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Andrea Jenney, with her mentor Professor Dave Randall, compared observational data and CMIP5 models this summer. Andrea is in her senior year at the University of Miami studying meteorology and mathematics.

Andrea writes, "Clouds play a complex role in the climate system, and remain one of the more difficult aspects of the future climate to predict. In the tropical oceans over the West Pacific, high convective anvil tops emit radiation back to space at particularly low temperatures". It is postulated that in the presence of warming surface temperatures, these cloud tops will remain at a fixed temperature, called the Fixed Anvil Temperature, or FAT hypothesis. Andrea notes that such a hypothesis has significant implications for cloud feedbacks and climate modeling. Andrea sought to find observational evidence for the FAT hypothesis in high clouds, and looked at model variable predictability and cloud-climate feedback predictability in low clouds.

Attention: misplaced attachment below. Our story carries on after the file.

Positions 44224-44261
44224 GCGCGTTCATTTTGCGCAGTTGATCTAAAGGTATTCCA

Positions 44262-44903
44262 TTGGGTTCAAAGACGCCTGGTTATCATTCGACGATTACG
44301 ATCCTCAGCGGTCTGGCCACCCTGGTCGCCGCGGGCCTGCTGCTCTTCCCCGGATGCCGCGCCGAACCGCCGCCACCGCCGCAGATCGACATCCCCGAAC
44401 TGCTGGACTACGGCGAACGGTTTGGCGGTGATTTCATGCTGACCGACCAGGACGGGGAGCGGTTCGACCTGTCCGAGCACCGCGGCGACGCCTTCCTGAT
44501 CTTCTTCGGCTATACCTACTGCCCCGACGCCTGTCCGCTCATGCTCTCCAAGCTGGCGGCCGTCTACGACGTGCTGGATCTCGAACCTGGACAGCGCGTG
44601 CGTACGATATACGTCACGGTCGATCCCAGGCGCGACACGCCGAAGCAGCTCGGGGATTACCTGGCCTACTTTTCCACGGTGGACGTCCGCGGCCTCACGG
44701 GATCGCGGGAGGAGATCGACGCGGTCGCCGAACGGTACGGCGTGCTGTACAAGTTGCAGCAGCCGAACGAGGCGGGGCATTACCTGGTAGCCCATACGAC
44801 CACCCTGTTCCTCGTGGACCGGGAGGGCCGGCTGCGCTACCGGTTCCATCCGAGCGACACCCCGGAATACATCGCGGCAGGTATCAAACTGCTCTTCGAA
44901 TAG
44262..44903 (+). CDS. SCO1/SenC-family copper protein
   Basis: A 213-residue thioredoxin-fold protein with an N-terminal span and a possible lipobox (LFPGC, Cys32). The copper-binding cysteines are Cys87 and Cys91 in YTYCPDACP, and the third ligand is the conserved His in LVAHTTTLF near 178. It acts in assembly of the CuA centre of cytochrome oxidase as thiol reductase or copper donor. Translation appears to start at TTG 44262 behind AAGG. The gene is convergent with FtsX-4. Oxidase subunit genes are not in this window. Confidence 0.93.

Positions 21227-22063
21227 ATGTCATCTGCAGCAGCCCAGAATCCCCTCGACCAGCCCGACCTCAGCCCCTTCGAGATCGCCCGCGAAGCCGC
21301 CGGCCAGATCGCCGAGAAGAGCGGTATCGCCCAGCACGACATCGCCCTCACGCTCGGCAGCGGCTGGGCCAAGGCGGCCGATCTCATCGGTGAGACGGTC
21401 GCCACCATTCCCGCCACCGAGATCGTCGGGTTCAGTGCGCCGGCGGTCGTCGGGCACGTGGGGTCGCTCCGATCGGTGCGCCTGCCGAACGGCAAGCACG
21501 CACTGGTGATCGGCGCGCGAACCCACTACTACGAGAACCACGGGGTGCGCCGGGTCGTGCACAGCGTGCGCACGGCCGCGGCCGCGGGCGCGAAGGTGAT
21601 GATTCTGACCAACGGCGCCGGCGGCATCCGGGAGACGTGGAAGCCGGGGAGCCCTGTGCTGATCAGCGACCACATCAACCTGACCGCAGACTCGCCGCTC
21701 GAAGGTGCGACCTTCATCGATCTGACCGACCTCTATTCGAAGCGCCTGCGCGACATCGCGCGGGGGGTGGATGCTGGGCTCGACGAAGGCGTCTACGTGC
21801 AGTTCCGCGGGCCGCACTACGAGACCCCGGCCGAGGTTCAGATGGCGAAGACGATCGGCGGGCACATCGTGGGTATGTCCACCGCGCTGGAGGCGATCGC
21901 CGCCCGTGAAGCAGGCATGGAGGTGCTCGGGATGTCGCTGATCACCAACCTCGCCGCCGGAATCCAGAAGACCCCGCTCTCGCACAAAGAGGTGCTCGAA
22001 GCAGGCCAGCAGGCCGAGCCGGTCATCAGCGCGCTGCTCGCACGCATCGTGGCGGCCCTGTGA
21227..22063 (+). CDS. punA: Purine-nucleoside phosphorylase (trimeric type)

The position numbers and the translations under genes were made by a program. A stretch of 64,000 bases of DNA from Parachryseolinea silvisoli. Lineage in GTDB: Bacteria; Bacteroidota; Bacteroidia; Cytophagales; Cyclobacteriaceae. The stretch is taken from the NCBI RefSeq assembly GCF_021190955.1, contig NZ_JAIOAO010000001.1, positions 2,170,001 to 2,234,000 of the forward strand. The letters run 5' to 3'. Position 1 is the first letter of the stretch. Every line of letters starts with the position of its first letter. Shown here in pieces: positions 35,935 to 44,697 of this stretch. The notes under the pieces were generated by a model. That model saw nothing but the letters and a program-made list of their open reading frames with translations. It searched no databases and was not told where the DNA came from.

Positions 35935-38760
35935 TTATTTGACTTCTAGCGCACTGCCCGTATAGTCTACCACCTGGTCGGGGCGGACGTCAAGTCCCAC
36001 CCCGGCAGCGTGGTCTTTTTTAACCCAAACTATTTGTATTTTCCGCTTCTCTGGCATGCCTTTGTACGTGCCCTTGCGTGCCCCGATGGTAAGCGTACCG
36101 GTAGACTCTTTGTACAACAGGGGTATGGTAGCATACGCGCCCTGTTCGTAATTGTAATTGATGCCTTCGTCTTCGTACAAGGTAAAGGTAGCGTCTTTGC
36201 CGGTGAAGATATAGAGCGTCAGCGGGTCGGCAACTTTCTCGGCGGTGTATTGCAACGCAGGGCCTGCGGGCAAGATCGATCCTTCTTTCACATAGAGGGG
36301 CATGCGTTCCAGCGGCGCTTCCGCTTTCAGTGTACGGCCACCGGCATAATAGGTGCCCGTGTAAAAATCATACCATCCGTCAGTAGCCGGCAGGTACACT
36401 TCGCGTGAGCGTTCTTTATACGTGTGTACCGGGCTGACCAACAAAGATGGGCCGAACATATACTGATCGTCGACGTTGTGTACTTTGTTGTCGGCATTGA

The Highs and Lows of Cloud Radiative Feedback - Comparing Observational Data and CMIP5 Models is the research poster she presented at the end of her internship.

Andrea enjoys yoga, music festivals & concerts, hiking and spending time in the outdoors, and anything that involves the beach and ocean. She is from Boca Raton, Florida.